D: INJURY PREVENTION: Mobility is key in this sport, and while general flexibility is addressed during training, things like T-Spine Extension, Rotational Mobility, and Glenohumeral IR/ER and not until you are forced beyond your limits by your opponent. I like to include this at the very end of the workout with one dynamic stability exercise with movement while balancing (balance exercises used at the end of training are aimed at stimulating the muscles to continue to stabilize through fatigue), followed by two mobility exercises like Side-lying Windmill or Supine Overhead Y-W long ways on a foam roller. Foam roller work itself and yoga/breathing exercises are also good inclusions if you want the gold-standard.
E: MMA MOVEMENT PATTERNS: Know the sport and understand what movements they will need to produce to be successful. Using this, you want to develop your exercises to closely mimic these patterns keeping in mind that multi-joint compound movements that challenge your muscles to work as a functional unit and require stability at your core will be optimal. Below are a few exercises I’d include in the program:
Inverted Row: Requires posterior chain activation and stability while pulling in a horizontal plane as seen in many grappling positions.
Deadlift/RDL/SL RDL: Can’t go wrong with any one of these or all of them. Posterior chain power, hamstring, glute/hip strengthening for shooting and take downs combined with grip strength.
Bench Press: Although the bench is taking on some of the stability roles, there are moments when you shoulders are flat on the ground and you are required to produce “pushing” strength. However, I would definitely consider variations (Stability Ball DB Bench press) and pushup variations (Plyo pushup, Judo Pushup, Divebombers) for more full body and increased muscle activation. Regardless, developing strength and power in this movement pattern can definitely help you pack a harder punch.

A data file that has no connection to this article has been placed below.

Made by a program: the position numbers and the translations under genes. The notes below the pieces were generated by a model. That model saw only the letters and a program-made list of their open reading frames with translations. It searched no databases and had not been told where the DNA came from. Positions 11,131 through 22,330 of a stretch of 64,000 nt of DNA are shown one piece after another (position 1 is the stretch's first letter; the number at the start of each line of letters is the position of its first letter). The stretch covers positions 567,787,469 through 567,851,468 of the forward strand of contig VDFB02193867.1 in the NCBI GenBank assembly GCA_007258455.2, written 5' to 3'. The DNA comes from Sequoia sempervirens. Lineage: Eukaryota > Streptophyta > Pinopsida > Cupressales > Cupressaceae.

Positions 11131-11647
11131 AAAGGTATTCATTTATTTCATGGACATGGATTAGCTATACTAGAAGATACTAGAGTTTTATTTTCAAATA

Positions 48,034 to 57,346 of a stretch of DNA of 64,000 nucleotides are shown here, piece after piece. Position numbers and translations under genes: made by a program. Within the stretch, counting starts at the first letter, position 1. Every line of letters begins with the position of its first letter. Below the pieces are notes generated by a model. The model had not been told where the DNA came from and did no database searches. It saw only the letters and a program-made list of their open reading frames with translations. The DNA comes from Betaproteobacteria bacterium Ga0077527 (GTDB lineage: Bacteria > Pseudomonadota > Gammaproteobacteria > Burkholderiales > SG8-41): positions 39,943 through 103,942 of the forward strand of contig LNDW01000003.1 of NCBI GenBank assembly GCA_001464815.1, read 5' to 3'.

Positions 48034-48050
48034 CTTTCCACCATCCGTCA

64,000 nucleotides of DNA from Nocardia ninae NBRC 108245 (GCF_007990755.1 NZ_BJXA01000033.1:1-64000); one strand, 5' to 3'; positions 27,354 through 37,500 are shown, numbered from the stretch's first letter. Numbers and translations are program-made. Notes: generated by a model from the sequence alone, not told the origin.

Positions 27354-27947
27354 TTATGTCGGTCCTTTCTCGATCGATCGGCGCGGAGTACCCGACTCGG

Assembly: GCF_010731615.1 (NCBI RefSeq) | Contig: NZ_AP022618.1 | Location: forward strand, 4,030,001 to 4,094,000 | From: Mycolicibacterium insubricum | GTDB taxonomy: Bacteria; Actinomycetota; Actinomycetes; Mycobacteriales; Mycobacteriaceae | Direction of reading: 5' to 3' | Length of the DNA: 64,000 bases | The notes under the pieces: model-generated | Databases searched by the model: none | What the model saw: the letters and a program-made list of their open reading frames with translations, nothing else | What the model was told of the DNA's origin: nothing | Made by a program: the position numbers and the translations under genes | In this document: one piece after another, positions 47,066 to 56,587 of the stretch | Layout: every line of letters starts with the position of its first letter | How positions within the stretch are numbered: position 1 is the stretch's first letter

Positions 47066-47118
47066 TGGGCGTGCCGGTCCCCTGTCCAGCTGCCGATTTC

Landmine Presses: Landmine Squat-to-Press, Half-Kneeling SA Landmine Press, Landmine Pull to press-All of these are phenomenal for working variable resistance and free-moving shoulder strength/stability. The Squat-to-Press and Pull-to-Press variations both train power development from legs to upper body while the Pull-to-Press addresses a rotational power component.
Kettlebell Cleans and Snatches: You don’t have to take as much time training O-Lift form before adding on enough weight to stimulate muscle adaptation. Kettlebells help address muscle endurance, leg power and shoulder strength all in one.
Anti-Rotation and Anti-Extension Exercises: Training the muscles to resist both rotation and extension is vital if you don’t want to get muscled around by your opponent. Include the Pallof Press and Ab Roller/Barbell Rollout and you’ll be in good shape.
Grip Strength Variations: Play with the width of the barbells/dumbbells with either fat-grips or wrapping towels to simulate the width of grabbing a wrist or leg or consider pinching grip exercises like plate pinches or pull-ups from towels to improve grip endurance and strength while mimicking a Gi hold in Brazilian Jiu Jitsu.